Spotlight on child health
Childhood deaths from diarrhoea and pneumonia could be eliminated in just over a decade, researchers say.
University professors Harry Campbell and Igor Rudan say that with a little more investment around half of all child deaths in the world due to diarrhoea and pneumonia could be prevented by 2025.
The work is part of a special series on childhood diarrhoea and pneumonia published in The Lancet. It includes papers on the burden of disease, the effectiveness of interventions and the barriers to reducing the number of deaths from diarrhoea and pneumonia.
It reports that diarrhoea and pneumonia are the leading causes of death for children worldwide.
Together, they account for more than a quarter of all deaths in children worldwide and were responsible for around two million child deaths in 2011.
To view the papers please click on the following link:
Prevention and treatment
University researchers also found that the diseases have a particularly severe effect on younger children.
More than a third of deaths from diarrhoea and more than four fifths of pneumonia deaths are in children under two years old, Edinburgh researchers Dr Evi Theodoratou and Dr Harish Nair found.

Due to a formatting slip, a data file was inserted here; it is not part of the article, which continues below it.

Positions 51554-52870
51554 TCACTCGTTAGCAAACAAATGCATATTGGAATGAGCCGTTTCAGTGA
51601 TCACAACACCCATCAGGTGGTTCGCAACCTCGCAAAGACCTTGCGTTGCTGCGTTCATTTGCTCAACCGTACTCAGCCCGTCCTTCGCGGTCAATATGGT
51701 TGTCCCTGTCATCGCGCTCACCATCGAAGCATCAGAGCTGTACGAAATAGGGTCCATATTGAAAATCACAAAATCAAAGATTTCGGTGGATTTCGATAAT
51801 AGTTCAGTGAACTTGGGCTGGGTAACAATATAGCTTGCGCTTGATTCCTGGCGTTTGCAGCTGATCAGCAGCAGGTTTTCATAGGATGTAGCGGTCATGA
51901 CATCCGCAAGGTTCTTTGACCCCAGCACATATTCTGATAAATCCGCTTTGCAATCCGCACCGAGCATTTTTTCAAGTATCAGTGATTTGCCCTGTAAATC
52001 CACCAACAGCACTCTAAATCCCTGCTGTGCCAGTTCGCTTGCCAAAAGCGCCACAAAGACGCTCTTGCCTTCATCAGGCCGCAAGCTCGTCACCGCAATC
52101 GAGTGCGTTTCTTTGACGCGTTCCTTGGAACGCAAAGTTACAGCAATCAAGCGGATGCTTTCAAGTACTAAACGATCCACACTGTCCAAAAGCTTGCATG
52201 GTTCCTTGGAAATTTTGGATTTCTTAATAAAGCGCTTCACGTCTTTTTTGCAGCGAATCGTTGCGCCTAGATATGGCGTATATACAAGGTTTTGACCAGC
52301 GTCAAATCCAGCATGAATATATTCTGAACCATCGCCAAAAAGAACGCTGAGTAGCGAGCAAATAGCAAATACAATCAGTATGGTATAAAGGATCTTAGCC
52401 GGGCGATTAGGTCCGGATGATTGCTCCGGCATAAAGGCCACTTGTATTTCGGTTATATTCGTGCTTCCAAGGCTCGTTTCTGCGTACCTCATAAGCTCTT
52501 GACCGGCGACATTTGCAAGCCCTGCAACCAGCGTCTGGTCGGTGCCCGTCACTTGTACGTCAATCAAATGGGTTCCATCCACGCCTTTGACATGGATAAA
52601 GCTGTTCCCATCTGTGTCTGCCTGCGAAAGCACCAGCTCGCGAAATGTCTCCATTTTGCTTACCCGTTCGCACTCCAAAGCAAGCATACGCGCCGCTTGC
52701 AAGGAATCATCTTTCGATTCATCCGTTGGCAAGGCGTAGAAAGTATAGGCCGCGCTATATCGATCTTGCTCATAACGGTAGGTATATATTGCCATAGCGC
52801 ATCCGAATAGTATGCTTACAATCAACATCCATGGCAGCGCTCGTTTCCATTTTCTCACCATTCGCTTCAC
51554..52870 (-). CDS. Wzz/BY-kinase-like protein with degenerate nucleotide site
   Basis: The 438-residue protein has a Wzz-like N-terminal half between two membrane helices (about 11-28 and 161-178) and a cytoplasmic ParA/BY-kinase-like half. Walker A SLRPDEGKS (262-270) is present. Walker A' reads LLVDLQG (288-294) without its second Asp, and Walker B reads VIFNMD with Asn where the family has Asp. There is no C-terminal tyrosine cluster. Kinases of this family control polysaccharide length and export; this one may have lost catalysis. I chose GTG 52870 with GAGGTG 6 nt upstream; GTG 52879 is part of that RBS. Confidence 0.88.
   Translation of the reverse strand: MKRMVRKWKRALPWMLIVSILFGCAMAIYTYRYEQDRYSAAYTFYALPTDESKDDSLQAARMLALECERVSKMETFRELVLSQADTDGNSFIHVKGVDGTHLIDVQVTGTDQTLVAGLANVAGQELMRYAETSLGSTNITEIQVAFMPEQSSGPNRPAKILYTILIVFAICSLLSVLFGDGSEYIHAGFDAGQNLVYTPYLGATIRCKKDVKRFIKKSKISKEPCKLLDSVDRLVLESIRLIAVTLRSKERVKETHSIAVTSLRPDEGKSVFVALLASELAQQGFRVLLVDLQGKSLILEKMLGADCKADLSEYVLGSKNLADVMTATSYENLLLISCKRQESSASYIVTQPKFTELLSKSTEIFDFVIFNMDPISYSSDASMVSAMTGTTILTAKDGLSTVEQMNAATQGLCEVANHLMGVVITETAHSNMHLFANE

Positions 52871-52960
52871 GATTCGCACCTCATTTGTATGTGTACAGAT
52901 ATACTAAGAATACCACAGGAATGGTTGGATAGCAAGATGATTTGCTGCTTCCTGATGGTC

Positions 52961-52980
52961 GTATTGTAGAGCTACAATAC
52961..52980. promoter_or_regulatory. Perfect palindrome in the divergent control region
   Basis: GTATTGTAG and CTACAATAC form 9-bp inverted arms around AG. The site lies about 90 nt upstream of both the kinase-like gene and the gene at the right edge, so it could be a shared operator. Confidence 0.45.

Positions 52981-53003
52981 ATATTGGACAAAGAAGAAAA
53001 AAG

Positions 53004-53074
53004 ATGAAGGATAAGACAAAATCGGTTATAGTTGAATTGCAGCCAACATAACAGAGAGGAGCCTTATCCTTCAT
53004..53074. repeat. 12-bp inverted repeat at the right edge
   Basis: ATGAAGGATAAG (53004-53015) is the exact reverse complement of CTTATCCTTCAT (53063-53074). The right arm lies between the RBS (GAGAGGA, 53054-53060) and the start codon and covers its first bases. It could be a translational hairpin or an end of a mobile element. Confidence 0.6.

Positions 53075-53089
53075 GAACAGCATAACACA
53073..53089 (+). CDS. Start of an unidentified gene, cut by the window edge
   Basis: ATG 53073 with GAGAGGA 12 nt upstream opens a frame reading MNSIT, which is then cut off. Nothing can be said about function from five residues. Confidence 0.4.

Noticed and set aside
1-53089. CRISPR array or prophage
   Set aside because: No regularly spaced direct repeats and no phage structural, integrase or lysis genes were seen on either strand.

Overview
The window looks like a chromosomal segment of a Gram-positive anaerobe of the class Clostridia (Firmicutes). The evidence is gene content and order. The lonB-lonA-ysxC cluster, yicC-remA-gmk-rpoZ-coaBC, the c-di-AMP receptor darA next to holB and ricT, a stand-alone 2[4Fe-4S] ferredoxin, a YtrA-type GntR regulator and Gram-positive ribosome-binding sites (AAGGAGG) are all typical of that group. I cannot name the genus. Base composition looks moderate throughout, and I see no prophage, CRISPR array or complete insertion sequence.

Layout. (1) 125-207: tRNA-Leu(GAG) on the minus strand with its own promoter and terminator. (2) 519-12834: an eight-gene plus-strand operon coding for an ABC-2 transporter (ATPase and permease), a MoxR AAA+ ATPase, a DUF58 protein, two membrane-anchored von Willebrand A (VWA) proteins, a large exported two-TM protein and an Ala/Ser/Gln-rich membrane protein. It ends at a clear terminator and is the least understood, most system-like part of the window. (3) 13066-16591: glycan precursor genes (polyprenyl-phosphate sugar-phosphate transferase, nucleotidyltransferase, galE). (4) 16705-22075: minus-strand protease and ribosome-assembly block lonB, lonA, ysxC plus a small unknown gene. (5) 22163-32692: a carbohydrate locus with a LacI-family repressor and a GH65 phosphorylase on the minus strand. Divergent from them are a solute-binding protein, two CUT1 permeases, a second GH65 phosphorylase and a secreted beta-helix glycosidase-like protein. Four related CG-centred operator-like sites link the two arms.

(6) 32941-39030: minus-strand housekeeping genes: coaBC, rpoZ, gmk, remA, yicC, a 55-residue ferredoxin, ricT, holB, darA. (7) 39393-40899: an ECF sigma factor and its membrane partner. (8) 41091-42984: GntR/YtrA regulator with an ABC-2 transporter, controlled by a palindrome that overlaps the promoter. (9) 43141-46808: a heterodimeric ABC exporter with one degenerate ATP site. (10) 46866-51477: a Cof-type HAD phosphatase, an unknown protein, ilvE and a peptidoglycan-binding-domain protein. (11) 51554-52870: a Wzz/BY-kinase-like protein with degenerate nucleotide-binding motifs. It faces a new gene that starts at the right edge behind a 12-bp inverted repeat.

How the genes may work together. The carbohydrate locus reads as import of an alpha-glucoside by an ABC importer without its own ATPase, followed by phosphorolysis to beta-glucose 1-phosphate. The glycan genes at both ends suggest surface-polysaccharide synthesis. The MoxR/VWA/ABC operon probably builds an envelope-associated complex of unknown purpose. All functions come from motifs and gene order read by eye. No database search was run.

Professor Campbell’s paper also looks at possible prevention and treatment for both illnesses.
It identifies 15 key interventions that have the potential to save millions of children’s lives- including vaccinations, zinc supplementation and breastfeeding promotion.
By 2025, around $3.8 billion is expected to be spent on introducing these changes in the countries that suffer most from maternal, newborn and child mortality.
The authors estimate that this expenditure could prevent around half of all child deaths due to diarrhoea and pneumonia in that time period.
If that expenditure were increased to $6.7 billion - less than a quarter of the estimated cost of the 2012 London Olympics - deaths from diarrhoea could be effectively eliminated and around two thirds of deaths from pneumonia prevented by 2025, they estimate.
Despite persistent burden, childhood deaths from diarrhoea and pneumonia are avoidable and these interventions can save most of these avoidable deaths.
The research is published to coincide with the Global Action Plan for the Prevention and Control of Pneumonia and Diarrhoea (GAPPD), a UNICEF and WHO publication that provides a guide for governments and their partners to plan integrated approaches for the prevention and control of pneumonia and diarrhoea.
Diarrhoea and pneumonia remain low on list of worldwide priorities, despite the huge global impact.